This eagle owl may be wise, but he is also pretty stern looking!
There was a windmill in the background while we took photos of the two hawks last Saturday. I kept composing my images with that in mind- and then ended up cloning it out in the sepia portrait I posted Tuesday of Emily, the Swainson’s hawk. This is the Harris’s hawk with the windmill in the background- with a little texture editing.
Being more of a windmill photographer than a bird photographer, I also took several photos of the windmill, including a multiple exposure shot. I will be posting those next week.
Here’s that sweet face again!
This is Marlee, a female Barn Owl! I can’t decide which I love more- that sweet face or her beautiful feathers.
I seldom photograph birds, especially since my friend, Carol, has set the bar so high with her amazing, professional quality bird photography (oh, THAT’S what a bird photograph should look like!)- but I went along with my camera club on an outing to the Arizona Raptor Experience. It was fantastic! We were there by 7:00 a.m. and had beautiful light for most of the morning. And the birds were magnificent!
I’m not posting any action shots- although I did get 3 acceptably sharp shots out of dozens I took. It was operator error- my camera and lens did pretty well. I did get some pretty raptor portraits.
Today it’s a Harris’s Hawk (which I always thought was a Harris Hawk). Tomorrow will probably be a Swainson’s Hawk. See you then!
from our Alaskan boat trip
I’m back among the land of the living again! I haven’t quite returned to photography as yet, so today’s photo is a reworking of one I took last summer in Tucson. I played with it in Photoshop and added some textures to create a painterly look.
Last week in my photo class I overheard someone mentioning a path by the rookery- and I interjected, “What rookery? Where?” It turns out that deep in a grove of cottonwoods at Willow Lake there are huge old trees containing enormous heron, egret, and cormorant nests. Although I am sadly lacking in bird knowledge, I love to take photos of them- and the idea of a rookery close by was impossible to resist. A few days later, Lonnie and I found the right path at the lake- and we were there!
As we entered the area, we could hear wingbeats and gutteral squawks overhead before we even saw the nests- which are impossible to miss. I don’t think I managed to convey the enormity of the nests in the photo below, but you can get an idea of how numerous and high up they were.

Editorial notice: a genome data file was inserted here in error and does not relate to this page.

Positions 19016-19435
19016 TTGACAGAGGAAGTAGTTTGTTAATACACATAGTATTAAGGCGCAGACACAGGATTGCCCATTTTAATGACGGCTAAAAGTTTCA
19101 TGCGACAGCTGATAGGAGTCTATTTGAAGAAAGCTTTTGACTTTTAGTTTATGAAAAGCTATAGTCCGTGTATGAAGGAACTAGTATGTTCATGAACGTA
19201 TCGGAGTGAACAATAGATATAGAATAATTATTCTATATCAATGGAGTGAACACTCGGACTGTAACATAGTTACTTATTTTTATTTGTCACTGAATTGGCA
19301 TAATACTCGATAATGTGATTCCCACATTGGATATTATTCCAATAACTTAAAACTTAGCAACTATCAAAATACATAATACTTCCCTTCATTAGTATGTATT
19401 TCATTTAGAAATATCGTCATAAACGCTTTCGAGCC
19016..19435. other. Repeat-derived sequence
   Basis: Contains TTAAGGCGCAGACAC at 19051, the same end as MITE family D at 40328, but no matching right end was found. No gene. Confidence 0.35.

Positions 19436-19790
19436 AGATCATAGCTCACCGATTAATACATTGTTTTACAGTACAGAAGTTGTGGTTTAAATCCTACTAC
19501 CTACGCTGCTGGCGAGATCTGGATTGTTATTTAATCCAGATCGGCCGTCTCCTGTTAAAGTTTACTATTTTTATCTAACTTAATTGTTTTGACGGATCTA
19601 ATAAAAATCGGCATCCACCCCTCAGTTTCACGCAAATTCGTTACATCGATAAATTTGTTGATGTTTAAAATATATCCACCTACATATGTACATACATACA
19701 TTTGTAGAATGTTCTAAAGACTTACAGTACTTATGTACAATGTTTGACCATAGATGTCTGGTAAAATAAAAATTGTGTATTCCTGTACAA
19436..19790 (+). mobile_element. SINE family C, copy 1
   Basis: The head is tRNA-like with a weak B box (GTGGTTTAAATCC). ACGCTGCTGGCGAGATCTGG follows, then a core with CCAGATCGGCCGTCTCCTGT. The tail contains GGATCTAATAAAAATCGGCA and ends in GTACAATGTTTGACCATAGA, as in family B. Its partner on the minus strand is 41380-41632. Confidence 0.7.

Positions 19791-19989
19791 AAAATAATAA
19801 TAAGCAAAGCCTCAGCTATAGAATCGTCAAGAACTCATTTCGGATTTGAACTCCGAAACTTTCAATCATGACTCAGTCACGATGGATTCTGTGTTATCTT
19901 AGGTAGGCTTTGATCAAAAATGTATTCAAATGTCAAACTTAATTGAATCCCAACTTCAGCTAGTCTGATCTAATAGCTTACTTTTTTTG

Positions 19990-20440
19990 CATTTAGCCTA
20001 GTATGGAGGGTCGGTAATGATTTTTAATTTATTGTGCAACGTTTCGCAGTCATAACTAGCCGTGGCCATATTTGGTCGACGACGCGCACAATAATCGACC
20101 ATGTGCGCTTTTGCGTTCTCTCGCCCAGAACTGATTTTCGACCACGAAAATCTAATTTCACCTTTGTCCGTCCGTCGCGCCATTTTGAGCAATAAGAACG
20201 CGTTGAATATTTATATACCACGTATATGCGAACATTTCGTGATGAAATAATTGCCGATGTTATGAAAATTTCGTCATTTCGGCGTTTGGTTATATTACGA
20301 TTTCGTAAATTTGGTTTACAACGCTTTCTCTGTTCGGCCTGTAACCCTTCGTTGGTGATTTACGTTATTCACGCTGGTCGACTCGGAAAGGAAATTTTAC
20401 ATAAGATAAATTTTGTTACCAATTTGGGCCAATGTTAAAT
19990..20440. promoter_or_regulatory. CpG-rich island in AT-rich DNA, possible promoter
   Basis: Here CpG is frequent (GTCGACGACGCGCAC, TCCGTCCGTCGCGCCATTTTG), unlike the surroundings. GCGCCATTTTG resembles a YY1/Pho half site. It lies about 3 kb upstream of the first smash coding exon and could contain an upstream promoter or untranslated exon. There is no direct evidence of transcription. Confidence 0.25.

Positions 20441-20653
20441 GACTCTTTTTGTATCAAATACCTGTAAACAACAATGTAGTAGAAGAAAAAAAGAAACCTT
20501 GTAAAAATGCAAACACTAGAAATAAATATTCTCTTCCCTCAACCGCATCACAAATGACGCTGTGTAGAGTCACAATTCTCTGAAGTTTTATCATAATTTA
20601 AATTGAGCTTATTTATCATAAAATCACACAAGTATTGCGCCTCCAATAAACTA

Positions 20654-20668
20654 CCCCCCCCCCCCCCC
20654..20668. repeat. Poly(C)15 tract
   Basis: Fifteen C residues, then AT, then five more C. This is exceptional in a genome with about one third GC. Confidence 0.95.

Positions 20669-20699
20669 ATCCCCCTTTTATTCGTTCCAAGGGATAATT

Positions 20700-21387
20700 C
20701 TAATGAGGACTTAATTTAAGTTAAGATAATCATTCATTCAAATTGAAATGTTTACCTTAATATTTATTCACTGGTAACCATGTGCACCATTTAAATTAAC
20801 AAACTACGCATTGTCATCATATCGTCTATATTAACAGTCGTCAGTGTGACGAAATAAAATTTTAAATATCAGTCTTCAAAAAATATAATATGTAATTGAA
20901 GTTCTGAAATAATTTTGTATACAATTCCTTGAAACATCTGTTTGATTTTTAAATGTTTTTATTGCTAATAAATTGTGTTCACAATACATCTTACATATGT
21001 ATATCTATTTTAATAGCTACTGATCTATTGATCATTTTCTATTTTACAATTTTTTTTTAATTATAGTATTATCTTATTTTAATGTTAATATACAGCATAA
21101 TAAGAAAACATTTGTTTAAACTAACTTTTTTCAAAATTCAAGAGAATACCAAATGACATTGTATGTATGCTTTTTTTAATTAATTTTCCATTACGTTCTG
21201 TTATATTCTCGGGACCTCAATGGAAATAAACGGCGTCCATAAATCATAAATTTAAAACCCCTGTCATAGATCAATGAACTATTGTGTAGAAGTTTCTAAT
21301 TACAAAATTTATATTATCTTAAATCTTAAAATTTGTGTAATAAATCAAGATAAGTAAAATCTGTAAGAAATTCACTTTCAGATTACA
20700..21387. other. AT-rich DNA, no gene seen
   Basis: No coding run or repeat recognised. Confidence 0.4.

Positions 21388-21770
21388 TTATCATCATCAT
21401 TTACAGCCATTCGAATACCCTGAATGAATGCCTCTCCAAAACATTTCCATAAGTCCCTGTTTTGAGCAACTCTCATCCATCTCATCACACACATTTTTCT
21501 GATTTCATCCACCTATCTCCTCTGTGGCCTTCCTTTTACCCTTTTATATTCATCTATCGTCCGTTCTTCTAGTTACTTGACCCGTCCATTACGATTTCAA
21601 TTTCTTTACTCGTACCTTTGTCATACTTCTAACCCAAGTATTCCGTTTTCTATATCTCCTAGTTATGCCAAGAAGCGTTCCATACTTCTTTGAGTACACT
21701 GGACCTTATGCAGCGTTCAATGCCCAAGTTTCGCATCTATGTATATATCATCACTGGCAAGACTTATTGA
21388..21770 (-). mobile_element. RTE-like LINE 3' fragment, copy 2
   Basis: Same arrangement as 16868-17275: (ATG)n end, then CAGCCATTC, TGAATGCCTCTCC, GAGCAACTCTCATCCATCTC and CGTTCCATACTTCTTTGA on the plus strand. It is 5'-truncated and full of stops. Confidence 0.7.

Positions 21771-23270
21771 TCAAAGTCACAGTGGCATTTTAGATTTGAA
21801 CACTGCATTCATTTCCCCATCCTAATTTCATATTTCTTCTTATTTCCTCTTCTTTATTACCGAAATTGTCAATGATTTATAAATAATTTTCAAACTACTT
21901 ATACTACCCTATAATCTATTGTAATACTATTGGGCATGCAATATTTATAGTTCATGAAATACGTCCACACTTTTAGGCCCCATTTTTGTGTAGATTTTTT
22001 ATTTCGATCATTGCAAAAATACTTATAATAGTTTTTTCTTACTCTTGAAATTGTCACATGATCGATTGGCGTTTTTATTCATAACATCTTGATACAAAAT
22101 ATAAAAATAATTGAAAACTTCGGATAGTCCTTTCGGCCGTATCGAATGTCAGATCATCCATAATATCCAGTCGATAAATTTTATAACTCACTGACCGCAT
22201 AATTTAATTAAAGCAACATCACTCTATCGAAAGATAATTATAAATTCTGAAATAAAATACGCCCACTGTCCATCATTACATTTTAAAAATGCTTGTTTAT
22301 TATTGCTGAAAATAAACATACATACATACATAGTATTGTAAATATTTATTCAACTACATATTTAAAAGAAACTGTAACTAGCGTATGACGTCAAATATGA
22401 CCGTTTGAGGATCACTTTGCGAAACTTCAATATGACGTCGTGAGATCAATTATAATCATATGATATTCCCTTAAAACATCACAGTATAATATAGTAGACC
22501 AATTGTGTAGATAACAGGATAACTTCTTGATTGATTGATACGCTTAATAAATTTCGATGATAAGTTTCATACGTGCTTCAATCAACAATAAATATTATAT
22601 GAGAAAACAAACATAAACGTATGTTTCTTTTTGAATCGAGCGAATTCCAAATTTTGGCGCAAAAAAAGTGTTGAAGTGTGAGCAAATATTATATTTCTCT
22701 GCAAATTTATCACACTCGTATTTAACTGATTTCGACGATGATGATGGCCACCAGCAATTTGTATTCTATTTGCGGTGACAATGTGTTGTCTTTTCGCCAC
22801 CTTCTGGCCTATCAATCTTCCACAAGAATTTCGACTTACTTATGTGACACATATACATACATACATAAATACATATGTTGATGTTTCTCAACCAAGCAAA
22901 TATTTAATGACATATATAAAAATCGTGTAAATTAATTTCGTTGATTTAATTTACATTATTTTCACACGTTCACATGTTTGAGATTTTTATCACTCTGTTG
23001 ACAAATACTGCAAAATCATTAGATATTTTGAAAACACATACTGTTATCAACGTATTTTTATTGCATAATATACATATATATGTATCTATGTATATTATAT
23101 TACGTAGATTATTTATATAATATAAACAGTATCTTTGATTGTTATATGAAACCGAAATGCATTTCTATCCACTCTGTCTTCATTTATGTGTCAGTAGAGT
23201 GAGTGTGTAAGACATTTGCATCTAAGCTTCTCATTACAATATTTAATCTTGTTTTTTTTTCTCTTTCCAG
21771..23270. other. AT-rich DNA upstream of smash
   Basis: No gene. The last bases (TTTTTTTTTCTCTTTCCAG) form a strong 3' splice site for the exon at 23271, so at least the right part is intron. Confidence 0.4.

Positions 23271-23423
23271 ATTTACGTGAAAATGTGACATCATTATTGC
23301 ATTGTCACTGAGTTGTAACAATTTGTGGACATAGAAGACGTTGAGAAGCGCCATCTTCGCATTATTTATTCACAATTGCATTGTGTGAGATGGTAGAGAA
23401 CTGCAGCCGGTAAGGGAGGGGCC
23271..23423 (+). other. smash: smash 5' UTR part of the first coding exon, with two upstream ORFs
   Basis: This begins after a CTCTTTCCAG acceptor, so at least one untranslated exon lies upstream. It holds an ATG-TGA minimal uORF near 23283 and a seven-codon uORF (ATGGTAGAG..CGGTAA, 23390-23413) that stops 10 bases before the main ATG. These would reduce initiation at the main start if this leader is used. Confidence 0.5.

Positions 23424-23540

In the first tree, there were 10 or 12 herons perched on nests or branches and occasionally flying around. The next tree was packed with cormorants actively nest-building. We didn’t see egrets, although we heard they were around. It was an amazing sight!
I think this is the first time I’ve ever photographed herons from below- probably not a wise place to be.
Stay tuned for more rookery photos tomorrow!
Yesterday we woke up to a couple inches of snow on the ground- which quickly became 4 or 5 inches at least, as it snowed steadily all day. It is super cold, as it was during and after our last snowstorm, so snow is still on the ground- unlike in our first two winters here, when it all melted away by noon. We are experiencing a real winter in the Arizona high country!
Around noon, my husband spotted this hawk sitting quietly on one of the birdhouses. It was snowing lightly at the time, and the wind was blowing. I’m not sure if he was just resting or was waiting for the birds that frequent the bird feeders in this part of the yard. I posted a shot of him on Facebook, and it was suggested he was either a Copper’s hawk or a Sharp-Shinned Hawk. I didn’t enter the debate (I have no confidence in this area), but I did read that even experienced birders have trouble telling them apart.
For the above image, I cloned out all the distracting branches and the rocks on the hill in the background, and then added a texture at low opacity to make the background less stark. Below is a more natural photo- with the branches and background clutter. Both photos were taken through a bedroom window, and he was definitely aware of my presence!
It was snowing as I waited at the church for members of my HeartMath group to arrive. I entertained myself by taking photos (of course) and was especially drawn to a group of robins on the roof. Two were flying around while this little guy sat there, making up his mind what to do next. I love our snow days!
On our way home from downtown on last week’s snowy day, we stopped at Watson Lake to see if the Dells were covered with snow. The sun had just started to peek through the clouds, and there was only a slight dusting of snow visible. I watched from up above as the heron waded along the shoreline- a peaceful sight.
When my friend Carol visits, it is pretty much guaranteed that every morning she will be found outside on the patio photographing the hummingbirds with her long lens. Here are a couple shots I took as I sat out back with her.
From last month’s visit to Tucson: